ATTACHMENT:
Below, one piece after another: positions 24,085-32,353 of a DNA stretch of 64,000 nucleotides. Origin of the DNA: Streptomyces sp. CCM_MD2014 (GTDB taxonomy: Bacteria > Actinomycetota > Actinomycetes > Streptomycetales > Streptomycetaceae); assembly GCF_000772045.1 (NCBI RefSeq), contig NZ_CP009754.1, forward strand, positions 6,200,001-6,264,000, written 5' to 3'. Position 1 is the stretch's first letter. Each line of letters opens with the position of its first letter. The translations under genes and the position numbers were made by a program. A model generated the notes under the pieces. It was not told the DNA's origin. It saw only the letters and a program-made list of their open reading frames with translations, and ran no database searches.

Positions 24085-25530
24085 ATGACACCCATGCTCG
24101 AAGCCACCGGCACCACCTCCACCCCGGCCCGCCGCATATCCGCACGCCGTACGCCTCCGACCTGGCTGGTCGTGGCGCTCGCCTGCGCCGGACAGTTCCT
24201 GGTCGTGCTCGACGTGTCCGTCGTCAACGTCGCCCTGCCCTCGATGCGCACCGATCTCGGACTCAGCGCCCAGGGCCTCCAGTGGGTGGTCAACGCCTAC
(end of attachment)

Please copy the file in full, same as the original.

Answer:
Below, one piece after another: positions 24,085-32,353 of a DNA stretch of 64,000 nucleotides. Origin of the DNA: Streptomyces sp. CCM_MD2014 (GTDB taxonomy: Bacteria > Actinomycetota > Actinomycetes > Streptomycetales > Streptomycetaceae); assembly GCF_000772045.1 (NCBI RefSeq), contig NZ_CP009754.1, forward strand, positions 6,200,001-6,264,000, written 5' to 3'. Position 1 is the stretch's first letter. Each line of letters opens with the position of its first letter. The translations under genes and the position numbers were made by a program. A model generated the notes under the pieces. It was not told the DNA's origin. It saw only the letters and a program-made list of their open reading frames with translations, and ran no database searches.

Positions 24085-25530
24085 ATGACACCCATGCTCG
24101 AAGCCACCGGCACCACCTCCACCCCGGCCCGCCGCATATCCGCACGCCGTACGCCTCCGACCTGGCTGGTCGTGGCGCTCGCCTGCGCCGGACAGTTCCT
24201 GGTCGTGCTCGACGTGTCCGTCGTCAACGTCGCCCTGCCCTCGATGCGCACCGATCTCGGACTCAGCGCCCAGGGCCTCCAGTGGGTGGTCAACGCCTAC